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Russia Bending To China Over Expectations On North Korea

Russian Net Capital Inflow To Reach 15Bln In 2007
Moscow, Russia (RIA Novosti) Oct 17 - Net capital inflow into Russia will total $15 billion in 2007, a senior Central Bank official said Monday. Speaking at a conference on IPO capital markets and debt instruments, First Deputy Chairman Alexei Ulyukayev said, "We expect trade surplus to decrease against growing imports in the medium term." "The balance of payments will be less positive from the point of view of the current account, while the opposite will be true for the capital account," he said. Ulyukayev said that at the moment the Central Bank has to buy foreign currency from the market, as supply exceeds demand by several billion dollars.

In September, Ulyukayev said that by late 2006, net capital inflow would reach $15-$20 billion. He attributed the growth to an upgrade of the country's credit ratings by leading international rating agencies and to investors' response to the lifting of restrictions on foreign capital in July. He also said that in 2005, capital inflow had exceeded capital outflow for the first time since the 1990s - an era of massive capital flight - because of a healthier investment climate. Source: RIA Novosti Photo courtesy of AFP.

by Nick Coleman
Moscow (AFP) Oct 16, 2006
Russia's cautious approach to supporting sanctions against North Korea reflects a growing desire to please China rather than any fondness for the hardline leadership in Pyongyang, analysts here say. Pragmatism seems to have been the name of the game when Russia set strict pre-conditions before eventually supporting Saturday's US-sponsored resolution on Pyongyang's weapons programme in the United Nations Security Council.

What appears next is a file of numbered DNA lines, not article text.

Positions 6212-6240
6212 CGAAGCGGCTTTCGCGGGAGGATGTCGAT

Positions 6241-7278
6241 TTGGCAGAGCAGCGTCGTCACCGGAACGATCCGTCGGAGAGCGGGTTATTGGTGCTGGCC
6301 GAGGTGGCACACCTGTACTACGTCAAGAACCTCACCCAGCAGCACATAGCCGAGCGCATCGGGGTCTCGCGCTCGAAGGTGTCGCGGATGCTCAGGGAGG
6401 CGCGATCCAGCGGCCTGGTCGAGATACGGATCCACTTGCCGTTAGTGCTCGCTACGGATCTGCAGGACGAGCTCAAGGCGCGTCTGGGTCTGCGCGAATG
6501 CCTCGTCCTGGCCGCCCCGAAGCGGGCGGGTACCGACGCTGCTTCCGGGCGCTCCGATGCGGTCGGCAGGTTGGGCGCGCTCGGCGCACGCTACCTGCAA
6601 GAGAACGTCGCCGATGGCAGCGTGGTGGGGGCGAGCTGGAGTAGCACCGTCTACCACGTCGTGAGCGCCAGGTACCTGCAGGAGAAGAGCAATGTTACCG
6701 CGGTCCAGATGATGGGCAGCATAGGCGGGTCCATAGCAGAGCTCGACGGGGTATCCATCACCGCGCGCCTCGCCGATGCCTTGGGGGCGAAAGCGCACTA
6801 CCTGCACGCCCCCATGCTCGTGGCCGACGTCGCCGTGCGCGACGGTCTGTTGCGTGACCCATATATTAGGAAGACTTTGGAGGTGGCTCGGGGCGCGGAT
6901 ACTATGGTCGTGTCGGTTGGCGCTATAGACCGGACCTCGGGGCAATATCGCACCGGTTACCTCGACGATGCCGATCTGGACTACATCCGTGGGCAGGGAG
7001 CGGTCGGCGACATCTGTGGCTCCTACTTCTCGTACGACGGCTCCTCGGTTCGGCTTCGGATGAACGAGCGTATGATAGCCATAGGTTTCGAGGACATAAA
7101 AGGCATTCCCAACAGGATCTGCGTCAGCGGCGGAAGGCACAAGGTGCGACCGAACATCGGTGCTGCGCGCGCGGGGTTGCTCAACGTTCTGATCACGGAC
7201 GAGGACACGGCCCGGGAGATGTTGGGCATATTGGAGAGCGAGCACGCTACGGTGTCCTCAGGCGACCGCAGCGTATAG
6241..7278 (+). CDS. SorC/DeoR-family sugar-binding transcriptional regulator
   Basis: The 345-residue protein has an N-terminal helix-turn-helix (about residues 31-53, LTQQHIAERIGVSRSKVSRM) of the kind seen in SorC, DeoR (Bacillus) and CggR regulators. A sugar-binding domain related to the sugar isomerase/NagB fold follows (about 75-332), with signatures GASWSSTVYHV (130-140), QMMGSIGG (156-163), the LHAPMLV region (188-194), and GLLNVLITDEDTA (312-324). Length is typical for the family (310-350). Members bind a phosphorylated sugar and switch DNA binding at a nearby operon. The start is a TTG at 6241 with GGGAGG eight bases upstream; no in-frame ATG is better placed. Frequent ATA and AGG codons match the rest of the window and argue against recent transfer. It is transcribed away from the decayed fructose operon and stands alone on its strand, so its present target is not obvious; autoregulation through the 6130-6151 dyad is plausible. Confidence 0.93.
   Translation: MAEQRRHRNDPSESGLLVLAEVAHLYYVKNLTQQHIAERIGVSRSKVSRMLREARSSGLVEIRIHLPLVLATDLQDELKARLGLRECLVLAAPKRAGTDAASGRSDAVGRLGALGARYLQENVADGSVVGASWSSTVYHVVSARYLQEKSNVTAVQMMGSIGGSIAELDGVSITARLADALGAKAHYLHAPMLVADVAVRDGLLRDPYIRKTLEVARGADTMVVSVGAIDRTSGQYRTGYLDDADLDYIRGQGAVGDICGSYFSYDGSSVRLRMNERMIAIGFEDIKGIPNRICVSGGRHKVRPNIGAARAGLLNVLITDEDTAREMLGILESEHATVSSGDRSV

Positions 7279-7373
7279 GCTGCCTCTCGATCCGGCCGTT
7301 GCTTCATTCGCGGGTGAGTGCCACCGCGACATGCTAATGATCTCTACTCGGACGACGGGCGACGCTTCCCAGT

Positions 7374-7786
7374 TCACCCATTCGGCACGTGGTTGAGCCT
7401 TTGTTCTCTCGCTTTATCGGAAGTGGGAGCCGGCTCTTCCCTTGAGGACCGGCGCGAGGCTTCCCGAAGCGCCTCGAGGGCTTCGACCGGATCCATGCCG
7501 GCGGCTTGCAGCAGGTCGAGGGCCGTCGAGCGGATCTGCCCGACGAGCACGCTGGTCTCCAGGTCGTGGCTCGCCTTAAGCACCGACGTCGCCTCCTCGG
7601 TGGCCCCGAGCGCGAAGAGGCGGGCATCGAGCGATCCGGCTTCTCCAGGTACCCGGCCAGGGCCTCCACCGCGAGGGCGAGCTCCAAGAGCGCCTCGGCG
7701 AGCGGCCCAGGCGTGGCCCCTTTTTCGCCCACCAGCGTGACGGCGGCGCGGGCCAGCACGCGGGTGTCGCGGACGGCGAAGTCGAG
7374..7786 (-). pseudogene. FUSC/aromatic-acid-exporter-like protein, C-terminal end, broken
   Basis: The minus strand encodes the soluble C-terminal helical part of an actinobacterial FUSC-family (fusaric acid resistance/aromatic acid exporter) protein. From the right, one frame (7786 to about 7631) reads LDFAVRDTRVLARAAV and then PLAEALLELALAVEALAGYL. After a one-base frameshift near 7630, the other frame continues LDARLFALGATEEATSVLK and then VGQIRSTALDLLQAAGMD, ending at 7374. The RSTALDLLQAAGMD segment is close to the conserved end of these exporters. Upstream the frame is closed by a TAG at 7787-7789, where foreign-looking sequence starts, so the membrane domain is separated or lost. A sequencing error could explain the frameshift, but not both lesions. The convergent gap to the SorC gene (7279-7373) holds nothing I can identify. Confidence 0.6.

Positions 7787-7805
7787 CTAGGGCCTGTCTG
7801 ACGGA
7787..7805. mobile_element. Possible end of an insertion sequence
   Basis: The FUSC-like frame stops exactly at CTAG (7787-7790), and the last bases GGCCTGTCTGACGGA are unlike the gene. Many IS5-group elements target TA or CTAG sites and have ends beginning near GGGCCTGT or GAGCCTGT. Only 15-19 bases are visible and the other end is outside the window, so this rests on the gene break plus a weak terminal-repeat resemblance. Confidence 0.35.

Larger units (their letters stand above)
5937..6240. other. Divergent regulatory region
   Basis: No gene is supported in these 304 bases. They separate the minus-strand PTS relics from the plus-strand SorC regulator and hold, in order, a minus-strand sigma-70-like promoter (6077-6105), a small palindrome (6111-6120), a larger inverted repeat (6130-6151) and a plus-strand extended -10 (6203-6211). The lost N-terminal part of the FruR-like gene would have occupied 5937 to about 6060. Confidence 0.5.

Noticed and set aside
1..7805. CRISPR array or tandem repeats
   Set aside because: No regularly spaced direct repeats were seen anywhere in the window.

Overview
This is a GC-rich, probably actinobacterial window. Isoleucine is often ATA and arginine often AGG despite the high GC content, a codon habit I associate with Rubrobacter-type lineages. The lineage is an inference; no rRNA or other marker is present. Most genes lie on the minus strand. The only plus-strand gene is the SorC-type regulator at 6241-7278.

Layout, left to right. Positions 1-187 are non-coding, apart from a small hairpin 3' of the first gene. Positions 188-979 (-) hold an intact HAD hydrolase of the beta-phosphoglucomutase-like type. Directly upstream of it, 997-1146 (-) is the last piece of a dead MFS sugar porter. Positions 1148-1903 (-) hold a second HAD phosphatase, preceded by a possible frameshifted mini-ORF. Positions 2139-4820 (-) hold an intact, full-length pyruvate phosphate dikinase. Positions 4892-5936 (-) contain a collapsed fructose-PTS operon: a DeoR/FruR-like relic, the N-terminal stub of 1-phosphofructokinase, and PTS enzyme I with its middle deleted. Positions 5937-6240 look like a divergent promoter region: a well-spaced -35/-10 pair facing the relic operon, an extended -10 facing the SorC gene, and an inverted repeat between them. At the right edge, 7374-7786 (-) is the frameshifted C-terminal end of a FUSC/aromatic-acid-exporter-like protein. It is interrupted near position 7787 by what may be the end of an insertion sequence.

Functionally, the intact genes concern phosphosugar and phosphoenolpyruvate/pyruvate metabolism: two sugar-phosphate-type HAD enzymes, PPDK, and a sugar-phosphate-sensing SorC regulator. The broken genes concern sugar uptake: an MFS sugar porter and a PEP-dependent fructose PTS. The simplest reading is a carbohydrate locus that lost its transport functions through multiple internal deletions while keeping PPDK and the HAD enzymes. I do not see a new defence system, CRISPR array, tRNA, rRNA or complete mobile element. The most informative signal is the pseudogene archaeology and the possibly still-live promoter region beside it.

"China is a more important player in this field and we're sort of allies... Here we coordinated with China and didn't stick out on our own," Moscow-based defence analyst Pavel Felgenhauer told AFP.

In particular, any nostalgia for the friendship between the Soviet Union and North Korea in the early years of its independence has long ago been overtaken under President Vladimir Putin by hard-nosed realism, analysts say.

This partly derives from a visit to Pyongyang by Putin in 2000 which led to Putin being humiliated by North Korean leader Kim Jong-il.

The visit -- extremely rare for a world leader -- ended with Putin telling Western leaders that Kim had promised to give up his nuclear ambitions, but only days later Kim announced that he had been joking.

Putin "hates strongly" Kim Jong-il because of the incident, Felgenhauer said.

Return visits by Kim in 2001 and 2002 have done little to cement ties, prompting instead bewilderment at his decision on the first visit to spend weeks travelling by train from North Korea to Saint Petersburg and back again.

In the view of Anton Khlopkov, deputy director of the Moscow-based think tank PIR, Russia has genuine reasons to be cautious about being more aggressive towards North Korea, as increased pressure could have dangerous consequences.